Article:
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Entangled in the Ordination Process

September 5, 2007

This seems to be the talk of the MethoBlogosphere these days.

In short,  here is the complaint:

  1. Young clergy (specifically ordained Elders) are the “endangered species” of the UMC (Lovett Weems)
  2. The process for becoming an ordained Elder is lengthy, complicated and inefficient.
  3. The bureaucratic nature of the process is preventing younger clergy from entering the process.

However, some folks express positives involved in the process:

  1. The two stage process (commissioning/probationary elder – full ordination) provides a great support system for new clergy.

Well, that ‘s one positive.  But it is a big one.

I am a second career pastor.  It took me a long time to discern a call to the ordained ministry.  It took me ten years of working as a mental health counselor to finally decide that mental health counseling wasn’t “where my great joy meets the world’s great need” (Buechner).  But that work did give me a ton of valuable experience.  I have counseled actively suicidal people and helped them get into hospitals; I have helped chronically mentally ill people deal with long-term psychiatric issues; I have helped children and teenagers control anger and depression; I have helped parents recognize and cope with their children’s Attention Deficit/Hyperactivity Disorder; I have helped people deal with grief, divorce, PTSD, job loss, alcoholism, drug addiction, Borderline Personality Disorder, and other problems.  (One ordained elder who sits on the BoOM for our conference has suggested that I should write a proposal for waiving my CPE requirement since I was the clinician for a good decade.)

All of that adds up to one simple fact: I was commissioned as a probationary Elder just a couple of months prior to my 39th birthday.  The irony is that while I was at the district picnic more than one person commented, “You’re a pastor?  You’re a young pastor!”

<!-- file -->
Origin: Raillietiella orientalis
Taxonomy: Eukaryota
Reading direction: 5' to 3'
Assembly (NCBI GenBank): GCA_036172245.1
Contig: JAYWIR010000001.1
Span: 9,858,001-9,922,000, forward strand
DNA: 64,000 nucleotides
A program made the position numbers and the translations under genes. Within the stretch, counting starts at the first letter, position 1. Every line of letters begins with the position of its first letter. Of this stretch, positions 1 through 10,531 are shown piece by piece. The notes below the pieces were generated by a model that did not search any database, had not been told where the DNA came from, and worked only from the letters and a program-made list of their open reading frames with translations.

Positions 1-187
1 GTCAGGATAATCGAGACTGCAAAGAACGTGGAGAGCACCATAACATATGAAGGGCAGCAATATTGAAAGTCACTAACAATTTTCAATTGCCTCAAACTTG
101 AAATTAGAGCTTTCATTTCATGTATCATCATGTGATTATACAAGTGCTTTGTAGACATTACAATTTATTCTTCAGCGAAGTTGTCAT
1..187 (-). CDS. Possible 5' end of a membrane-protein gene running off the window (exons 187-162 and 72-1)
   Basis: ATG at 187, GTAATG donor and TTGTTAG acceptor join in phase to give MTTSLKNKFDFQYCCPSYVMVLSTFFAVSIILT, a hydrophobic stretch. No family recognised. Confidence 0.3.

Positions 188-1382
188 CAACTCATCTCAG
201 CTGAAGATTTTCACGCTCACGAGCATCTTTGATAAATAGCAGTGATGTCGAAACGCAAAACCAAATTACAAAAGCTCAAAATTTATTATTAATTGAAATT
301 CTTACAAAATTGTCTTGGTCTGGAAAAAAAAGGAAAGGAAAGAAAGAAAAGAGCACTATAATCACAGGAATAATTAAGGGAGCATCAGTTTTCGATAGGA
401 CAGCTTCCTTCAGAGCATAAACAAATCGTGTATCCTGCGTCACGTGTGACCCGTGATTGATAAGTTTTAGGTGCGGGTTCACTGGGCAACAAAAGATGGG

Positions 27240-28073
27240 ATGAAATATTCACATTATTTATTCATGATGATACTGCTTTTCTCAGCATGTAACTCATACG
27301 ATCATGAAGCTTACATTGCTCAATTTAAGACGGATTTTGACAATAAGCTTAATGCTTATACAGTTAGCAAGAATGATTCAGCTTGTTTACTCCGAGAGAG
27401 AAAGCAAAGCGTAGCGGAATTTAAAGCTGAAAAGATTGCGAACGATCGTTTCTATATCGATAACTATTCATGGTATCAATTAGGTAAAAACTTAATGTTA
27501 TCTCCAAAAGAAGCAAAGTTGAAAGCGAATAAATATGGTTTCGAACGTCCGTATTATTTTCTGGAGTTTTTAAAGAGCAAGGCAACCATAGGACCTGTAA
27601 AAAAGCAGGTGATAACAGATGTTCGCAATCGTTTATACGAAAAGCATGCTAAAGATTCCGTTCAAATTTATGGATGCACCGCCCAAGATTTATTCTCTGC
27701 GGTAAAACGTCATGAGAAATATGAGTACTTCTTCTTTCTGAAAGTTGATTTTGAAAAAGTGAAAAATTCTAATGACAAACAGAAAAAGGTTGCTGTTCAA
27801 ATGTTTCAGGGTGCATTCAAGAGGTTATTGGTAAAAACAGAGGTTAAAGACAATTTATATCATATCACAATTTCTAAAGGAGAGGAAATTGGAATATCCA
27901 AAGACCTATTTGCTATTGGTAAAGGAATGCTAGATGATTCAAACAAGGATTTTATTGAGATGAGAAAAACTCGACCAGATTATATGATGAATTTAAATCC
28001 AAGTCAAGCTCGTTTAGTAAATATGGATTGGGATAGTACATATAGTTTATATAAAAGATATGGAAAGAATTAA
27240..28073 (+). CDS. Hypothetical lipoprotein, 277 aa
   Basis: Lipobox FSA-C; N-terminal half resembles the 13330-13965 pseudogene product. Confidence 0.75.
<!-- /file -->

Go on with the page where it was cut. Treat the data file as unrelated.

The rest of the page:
To quote Chris Rock, “Forty isn’t young.  Forty is only young if you die when you’re forty.”

If I’m thought of as a young pastor at 39, there’s a problem in the church.  I am a youthful 39, but I’m still 39.

To me, the big question is this: how can the church effectively streamline the process while continuing to provide a strong support system for new clergy?

The process seems designed for young people who are discerning a call to ministry.  There’s no question that I need support and help learning to navigate the paperwork-administrative aspects of running a church, and I’m really glad I went back to school to earn a seminary degree.  But when being ordained in my forties makes me one of the young ones, that’s a scary proposition!

Other problems are built in as well.  Parsonages, for example.  I’m currently in a three-bedroom parsonage that would be awesome for a young pastor with small children.  It’s adequate for my family with a teenager, a 12-year-old and an 8-year-old.  Thank goodness the younger two are of the same gender so they can share a room.  Someday I’ll be appointed to a larger parish with a bigger parsonage that would be great for a pastor with teenage children – once my daughter has moved out.  Don’t get me wrong here: I like the parsonage system much better than the housing allowance system.  It wouldn’t be feasible to rent where I am (there just aren’t places for rent!), and lots of houses sit for sale for long periods of time in this neck of the woods.   And I’m very grateful for the parsonage we have.